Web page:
This dark coloring will also add some extra flavor to the onions.
When browning the brats, it’s important not to overcook them.
Add the onions and allow them to wilt and brown a bit, then add the beer and reduce the heat to simmering.
You won’t need a lid, allowing the steam to evaporate is how you get a nice thick sauce.
- If you find the brats are done before you are ready to add the onions and beer, remove them from the skillet while the onions are cooking in the beer. Add the brats back to the skillet for the last 5 minutes or so of cooking.
You can skip the simmering to if you don’t want onions. Keep browning, flipping frequently until they are completely done. You know they are done when they no longer have any pink in the middle or register 160⁰F in the center of the sausage. You can finish them quicker by adding a lid to the skillet while cooking. You won’t have any liquid you need to cook-off.
Serve these while warm with a nice brown mustard or in a bun and topped with the beer-braised onions.
Sauerkraut that has been rinsed and heated through is a great topping.
The bratwurst can be held in a slow cooker that has been set to the “keep warm” setting or in an oven set to its lowest temperature.
You only want to keep bratwurst warm, adding too much heat after they have coked can dry them out.
Storing and Reheating
Johnsonville’s recommendation for foodservice is holding brats at 140⁰F for up to 4 hours.
Refrigerate leftovers within 2 hours of cooking.
According to the USDA, leftover bratwurst can be stored in the refrigerator for 4 days or can be frozen for up to 3 months.
To reheat leftover brats simply place them onto a microwave-safe plate and microwave for 60 to 90 seconds or until heated through.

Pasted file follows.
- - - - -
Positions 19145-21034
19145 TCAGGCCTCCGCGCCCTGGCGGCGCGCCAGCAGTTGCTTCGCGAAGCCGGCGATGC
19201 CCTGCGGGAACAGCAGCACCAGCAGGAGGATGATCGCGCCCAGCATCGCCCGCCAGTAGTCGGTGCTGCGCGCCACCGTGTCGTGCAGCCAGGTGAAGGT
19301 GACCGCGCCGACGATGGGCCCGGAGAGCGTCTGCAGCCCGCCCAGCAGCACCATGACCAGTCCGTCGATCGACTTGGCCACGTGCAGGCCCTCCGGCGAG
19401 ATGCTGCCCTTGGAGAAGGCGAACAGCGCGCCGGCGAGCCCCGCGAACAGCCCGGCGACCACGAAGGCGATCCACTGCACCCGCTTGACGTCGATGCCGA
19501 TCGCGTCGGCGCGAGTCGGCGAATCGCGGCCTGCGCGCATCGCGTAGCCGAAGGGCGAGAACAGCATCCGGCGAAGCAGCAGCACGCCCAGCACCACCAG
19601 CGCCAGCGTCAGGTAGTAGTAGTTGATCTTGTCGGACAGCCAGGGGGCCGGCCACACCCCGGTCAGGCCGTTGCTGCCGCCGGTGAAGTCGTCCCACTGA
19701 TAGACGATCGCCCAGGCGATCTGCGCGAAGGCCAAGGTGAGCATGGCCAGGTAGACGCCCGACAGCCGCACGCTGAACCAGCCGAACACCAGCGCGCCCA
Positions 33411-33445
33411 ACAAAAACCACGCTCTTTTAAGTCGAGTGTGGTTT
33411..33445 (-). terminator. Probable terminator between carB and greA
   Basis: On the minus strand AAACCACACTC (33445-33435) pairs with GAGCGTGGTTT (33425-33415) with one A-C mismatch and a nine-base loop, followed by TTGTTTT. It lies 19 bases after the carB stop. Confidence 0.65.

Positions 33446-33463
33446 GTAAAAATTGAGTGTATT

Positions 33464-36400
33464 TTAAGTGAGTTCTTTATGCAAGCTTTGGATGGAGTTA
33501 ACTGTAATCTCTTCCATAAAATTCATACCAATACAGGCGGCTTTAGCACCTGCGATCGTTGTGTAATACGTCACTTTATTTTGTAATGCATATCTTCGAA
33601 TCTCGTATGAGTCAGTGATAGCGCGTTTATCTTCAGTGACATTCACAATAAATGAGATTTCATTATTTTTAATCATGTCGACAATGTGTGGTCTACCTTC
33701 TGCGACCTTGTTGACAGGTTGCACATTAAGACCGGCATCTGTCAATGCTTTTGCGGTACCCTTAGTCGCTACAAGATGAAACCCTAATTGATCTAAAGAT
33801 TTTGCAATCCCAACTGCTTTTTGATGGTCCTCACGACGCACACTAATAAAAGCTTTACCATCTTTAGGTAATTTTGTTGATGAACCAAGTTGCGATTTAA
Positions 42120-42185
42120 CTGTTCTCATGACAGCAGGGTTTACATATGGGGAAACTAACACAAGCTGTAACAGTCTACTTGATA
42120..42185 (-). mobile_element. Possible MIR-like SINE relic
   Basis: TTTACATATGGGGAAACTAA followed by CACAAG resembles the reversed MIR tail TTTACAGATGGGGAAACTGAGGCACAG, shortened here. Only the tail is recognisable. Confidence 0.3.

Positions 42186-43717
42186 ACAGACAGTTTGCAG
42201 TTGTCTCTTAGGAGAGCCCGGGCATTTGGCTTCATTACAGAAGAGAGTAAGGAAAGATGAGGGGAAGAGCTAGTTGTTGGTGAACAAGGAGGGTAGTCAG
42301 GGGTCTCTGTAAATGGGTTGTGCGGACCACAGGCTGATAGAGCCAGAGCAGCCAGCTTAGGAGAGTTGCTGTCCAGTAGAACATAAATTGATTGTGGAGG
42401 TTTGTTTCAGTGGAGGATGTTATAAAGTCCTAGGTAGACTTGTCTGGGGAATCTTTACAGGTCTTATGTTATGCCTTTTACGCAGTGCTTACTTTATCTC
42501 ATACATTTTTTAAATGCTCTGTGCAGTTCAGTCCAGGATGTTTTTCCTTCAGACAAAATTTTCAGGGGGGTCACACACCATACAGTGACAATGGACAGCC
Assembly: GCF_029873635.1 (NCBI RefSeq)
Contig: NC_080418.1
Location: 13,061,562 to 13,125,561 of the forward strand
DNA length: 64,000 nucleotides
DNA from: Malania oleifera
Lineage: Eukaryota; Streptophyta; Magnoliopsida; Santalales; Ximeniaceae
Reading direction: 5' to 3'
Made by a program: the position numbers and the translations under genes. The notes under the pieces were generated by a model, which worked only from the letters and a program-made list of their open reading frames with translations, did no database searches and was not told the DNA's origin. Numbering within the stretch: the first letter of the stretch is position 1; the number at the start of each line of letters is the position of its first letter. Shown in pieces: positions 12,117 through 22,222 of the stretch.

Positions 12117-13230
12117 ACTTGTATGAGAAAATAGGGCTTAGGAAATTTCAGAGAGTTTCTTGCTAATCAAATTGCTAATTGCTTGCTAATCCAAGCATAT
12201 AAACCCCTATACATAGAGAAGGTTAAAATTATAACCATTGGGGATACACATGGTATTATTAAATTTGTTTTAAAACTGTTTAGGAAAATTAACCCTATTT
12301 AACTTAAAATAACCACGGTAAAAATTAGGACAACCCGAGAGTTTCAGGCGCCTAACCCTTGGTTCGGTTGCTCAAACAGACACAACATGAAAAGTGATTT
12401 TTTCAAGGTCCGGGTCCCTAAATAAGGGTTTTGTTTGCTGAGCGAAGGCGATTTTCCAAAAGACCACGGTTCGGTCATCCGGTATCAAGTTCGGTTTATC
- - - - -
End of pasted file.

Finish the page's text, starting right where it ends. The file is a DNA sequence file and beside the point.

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Stovetop Beer Brats
- 1 tablespoon light tasting Olive Oil
- 5 Bratwurst links I prefer plain bratwurst or cheddar brats
- Salt to taste
- Pepper to taste
- 2 large onions peeled and cut into medium sized wedges
- 1 bottle beer craft or domestic
- In a large skillet or electric skillet, heat olive oil over medium-high heat until hot. Carefully lay bratwurst in skillet, it may spatter. Sprinkle with salt and pepper. Cook until dark brown, but not burnt. Flip the bratwurst, cover with onion wedges, do not stir yet, cover with a lid and let cook until the other side is also dark brown.
- Uncover, move the brat around so that some of the onions are touching the bottom of the skillet. Pour beer over the brats and onions. Set lid back on the pan slightly offset to allow some of the steam to escape.
- As the onions begin to soften, move the bratwurst on top of the onions and replace the lid, offset. Reduce heat to low and simmer until the onions have become caramel colored and the beer is mostly evaporated.
- Serve the bratwurst on a bun topped with the onions, or serve them with a fork and knife.
- This recipe can be doubled or tripled with a large enough skillet.